I spent the latter years of my ballet career struggling with injuries. Yoga has been holistic physiotherapy for me and has helped me physically – the practice taught me about biomechanics and I realized pretty quickly that I had been pushing my body too hard for too long. It was important emotional therapy as well: I found the discipline of class a perfect substitute for doing barre and it helped me when I was grieving, basically, for my life as a ballerina.
Anyone who has spent many hours a day for the two decades of their life dedicated to one thing is going to find transition challenging and for me yoga made that transition comfortable. Similarly, in a posture you find comfort within the discomfort. You find the asana, the comfortable seat within the challenge.
I aim to guide people and to help them be in their bodies comfortably. I make sure my classes are safe and nurturing so that if you are injured or ill you can do my classes. Being injured can feel so isolating and yoga is a great way to reeducate your body and see what you can do.
I genuinely see my injuries as a gift now as they have taught me greater body intelligence and empathy and ultimately led me to a practice where I can feel I am not just a body.
You have worked extensively with Bo Forbes, and her style of yoga therapeutics – can you tell us more about her and how her teaching has influenced you?
Bo is a wonderful therapeutic teacher and I admire her for teaching in her unique way with passion. She is a scientist and a therapist so what that brings an interesting weight and integrity to her yoga. I really enjoy the way she investigates a posture and breaks it down so that you are left with the experience of doing as a practice rather than seeking perfection. She has an interesting way of using language that gives the practitioner permission to regulate their own experience without the tendency to self congratulate or overachieve.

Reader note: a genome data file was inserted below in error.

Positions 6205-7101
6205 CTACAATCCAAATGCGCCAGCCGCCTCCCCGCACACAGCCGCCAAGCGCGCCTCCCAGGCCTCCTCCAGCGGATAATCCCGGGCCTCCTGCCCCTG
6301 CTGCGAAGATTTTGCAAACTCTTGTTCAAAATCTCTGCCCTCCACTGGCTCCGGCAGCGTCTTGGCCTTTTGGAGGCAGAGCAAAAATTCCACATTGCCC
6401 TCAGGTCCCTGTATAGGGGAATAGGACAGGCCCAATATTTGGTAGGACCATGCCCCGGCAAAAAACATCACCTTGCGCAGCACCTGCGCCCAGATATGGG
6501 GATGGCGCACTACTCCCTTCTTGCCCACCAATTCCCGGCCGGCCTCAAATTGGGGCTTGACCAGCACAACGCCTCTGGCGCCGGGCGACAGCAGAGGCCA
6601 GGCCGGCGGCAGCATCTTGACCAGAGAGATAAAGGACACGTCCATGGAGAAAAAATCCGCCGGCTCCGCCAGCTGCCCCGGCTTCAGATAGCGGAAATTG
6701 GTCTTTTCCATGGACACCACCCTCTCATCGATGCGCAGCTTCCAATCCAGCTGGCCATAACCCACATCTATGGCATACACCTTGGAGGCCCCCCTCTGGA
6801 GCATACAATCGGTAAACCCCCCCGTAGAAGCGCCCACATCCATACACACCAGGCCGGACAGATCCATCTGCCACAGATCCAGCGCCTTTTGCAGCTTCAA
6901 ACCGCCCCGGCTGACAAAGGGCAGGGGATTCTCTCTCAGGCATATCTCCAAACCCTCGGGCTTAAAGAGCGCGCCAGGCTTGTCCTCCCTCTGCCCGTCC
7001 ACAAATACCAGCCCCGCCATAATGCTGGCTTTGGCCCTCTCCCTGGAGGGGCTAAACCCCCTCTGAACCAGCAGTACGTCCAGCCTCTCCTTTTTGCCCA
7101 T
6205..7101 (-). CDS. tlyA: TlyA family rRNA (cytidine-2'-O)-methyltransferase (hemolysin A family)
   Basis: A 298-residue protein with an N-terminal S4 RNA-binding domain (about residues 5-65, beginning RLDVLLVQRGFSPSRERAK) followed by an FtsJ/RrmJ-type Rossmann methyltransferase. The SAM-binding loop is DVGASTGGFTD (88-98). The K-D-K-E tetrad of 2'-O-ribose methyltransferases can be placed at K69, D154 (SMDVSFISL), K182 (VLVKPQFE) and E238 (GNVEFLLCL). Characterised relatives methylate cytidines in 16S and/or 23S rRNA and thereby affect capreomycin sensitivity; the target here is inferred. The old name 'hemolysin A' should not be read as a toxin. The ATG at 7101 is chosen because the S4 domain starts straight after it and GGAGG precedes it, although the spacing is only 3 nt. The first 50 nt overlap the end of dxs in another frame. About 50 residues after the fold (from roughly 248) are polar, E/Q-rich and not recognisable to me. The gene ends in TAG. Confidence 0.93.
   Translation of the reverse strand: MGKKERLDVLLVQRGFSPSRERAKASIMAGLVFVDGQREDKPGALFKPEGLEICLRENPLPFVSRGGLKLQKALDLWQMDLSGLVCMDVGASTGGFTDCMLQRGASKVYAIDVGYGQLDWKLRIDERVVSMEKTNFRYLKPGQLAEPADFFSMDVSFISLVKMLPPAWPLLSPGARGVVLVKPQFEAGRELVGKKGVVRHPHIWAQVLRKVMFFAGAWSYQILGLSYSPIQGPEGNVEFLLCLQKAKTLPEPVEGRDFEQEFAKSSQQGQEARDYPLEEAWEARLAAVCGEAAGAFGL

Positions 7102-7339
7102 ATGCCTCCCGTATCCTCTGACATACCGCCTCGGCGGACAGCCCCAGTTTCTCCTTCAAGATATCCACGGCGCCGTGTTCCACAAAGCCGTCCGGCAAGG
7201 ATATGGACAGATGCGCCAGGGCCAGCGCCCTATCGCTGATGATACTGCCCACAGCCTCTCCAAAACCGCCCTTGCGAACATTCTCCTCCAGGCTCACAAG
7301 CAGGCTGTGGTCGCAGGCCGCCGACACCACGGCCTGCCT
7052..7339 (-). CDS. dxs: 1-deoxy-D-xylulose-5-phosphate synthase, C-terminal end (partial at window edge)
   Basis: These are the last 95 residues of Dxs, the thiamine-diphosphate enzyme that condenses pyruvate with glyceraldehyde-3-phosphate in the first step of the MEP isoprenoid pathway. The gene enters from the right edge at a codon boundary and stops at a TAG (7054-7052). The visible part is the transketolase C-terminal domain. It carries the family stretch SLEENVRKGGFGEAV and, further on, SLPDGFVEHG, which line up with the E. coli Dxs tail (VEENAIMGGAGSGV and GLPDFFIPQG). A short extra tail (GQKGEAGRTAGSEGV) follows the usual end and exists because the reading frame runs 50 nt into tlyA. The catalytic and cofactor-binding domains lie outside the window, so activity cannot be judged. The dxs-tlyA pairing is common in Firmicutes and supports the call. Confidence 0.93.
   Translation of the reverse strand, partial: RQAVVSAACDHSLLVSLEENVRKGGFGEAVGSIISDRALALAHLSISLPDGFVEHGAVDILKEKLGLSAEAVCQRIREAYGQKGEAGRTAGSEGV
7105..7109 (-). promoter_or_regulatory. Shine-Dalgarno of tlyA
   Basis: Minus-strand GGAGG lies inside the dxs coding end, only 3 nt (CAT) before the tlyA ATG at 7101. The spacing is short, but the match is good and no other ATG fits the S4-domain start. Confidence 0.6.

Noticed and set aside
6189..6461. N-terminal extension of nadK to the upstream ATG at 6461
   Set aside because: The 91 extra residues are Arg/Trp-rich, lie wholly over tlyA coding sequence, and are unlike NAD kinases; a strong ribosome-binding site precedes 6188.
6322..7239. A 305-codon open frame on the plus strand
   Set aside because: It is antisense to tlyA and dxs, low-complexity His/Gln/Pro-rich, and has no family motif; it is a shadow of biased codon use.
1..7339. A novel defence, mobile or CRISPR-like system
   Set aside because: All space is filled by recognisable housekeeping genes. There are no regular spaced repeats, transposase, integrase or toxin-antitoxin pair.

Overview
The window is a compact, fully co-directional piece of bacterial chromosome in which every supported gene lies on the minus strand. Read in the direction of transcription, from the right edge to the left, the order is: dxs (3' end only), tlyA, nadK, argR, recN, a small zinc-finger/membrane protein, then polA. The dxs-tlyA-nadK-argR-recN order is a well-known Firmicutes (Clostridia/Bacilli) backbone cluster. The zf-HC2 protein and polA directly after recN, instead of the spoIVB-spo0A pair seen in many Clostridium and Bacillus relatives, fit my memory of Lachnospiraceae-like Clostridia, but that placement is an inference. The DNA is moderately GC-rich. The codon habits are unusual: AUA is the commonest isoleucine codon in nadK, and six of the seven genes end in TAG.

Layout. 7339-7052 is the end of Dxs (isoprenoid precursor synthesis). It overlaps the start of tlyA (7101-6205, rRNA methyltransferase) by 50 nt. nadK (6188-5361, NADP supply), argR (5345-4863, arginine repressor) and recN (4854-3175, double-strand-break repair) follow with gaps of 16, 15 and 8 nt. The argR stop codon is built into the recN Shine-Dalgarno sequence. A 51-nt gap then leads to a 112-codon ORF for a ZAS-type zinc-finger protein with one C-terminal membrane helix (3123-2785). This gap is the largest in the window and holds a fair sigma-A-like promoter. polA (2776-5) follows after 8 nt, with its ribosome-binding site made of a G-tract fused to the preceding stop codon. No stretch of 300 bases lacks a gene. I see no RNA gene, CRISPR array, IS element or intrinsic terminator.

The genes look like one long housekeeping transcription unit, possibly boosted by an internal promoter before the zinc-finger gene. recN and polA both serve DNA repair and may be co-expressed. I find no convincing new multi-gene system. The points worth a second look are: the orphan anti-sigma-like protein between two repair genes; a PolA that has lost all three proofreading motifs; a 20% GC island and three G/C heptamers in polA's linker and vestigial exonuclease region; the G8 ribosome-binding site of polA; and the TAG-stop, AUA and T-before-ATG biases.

After the first time I worked with Bo I went out and bought a bunch of bolsters, blankets and eye-bags so I could recreate that beautiful restorative space she takes you to. I love to teach what I practice and so I include a restorative pose in every class – even the most dynamic ones. Students respond really well to it. Restorative yoga is the bridge between yoga and meditation and a wonderful way to get people practicing more consciously.
Additionally, Bo flags up the importance of teachers’ self-care and that’s been huge for me. To listen and to take care of myself and to look at what constitutes a practice. Big is not always better and sometimes it’s tiny specific changes of movement patterns that make huge shifts in our breathing or how we consciously embody ourselves.
What are you working on in your practice now?
Along with yoga, I am now including meditation in my daily practice. I am aiming to sit for 20-40 minutes everyday as a way to filter experience and to drop in to my being. My yoga practice is very joyous and sometimes I’m aware that I need to become more and more still in order to journey that bit deeper inside. I enjoy watching how my breath is breathing me whilst I practice yoga and paying attention to the spaces between each breath is where I find a lot of peace.
As winter is coming, my physical asana practice is a warming one: strong, steady and heat building. It’s a great time of year to work into twists and to turn upside down. I love inversions and find them incredibly calming and supportive for my immune system.
One of the great things about having such an amazing group of teachers at the studio is that I can do their classes and let them guide my practice.
Photo 1: Francesco Guidicini
Photos 2-4: Jeremy Gill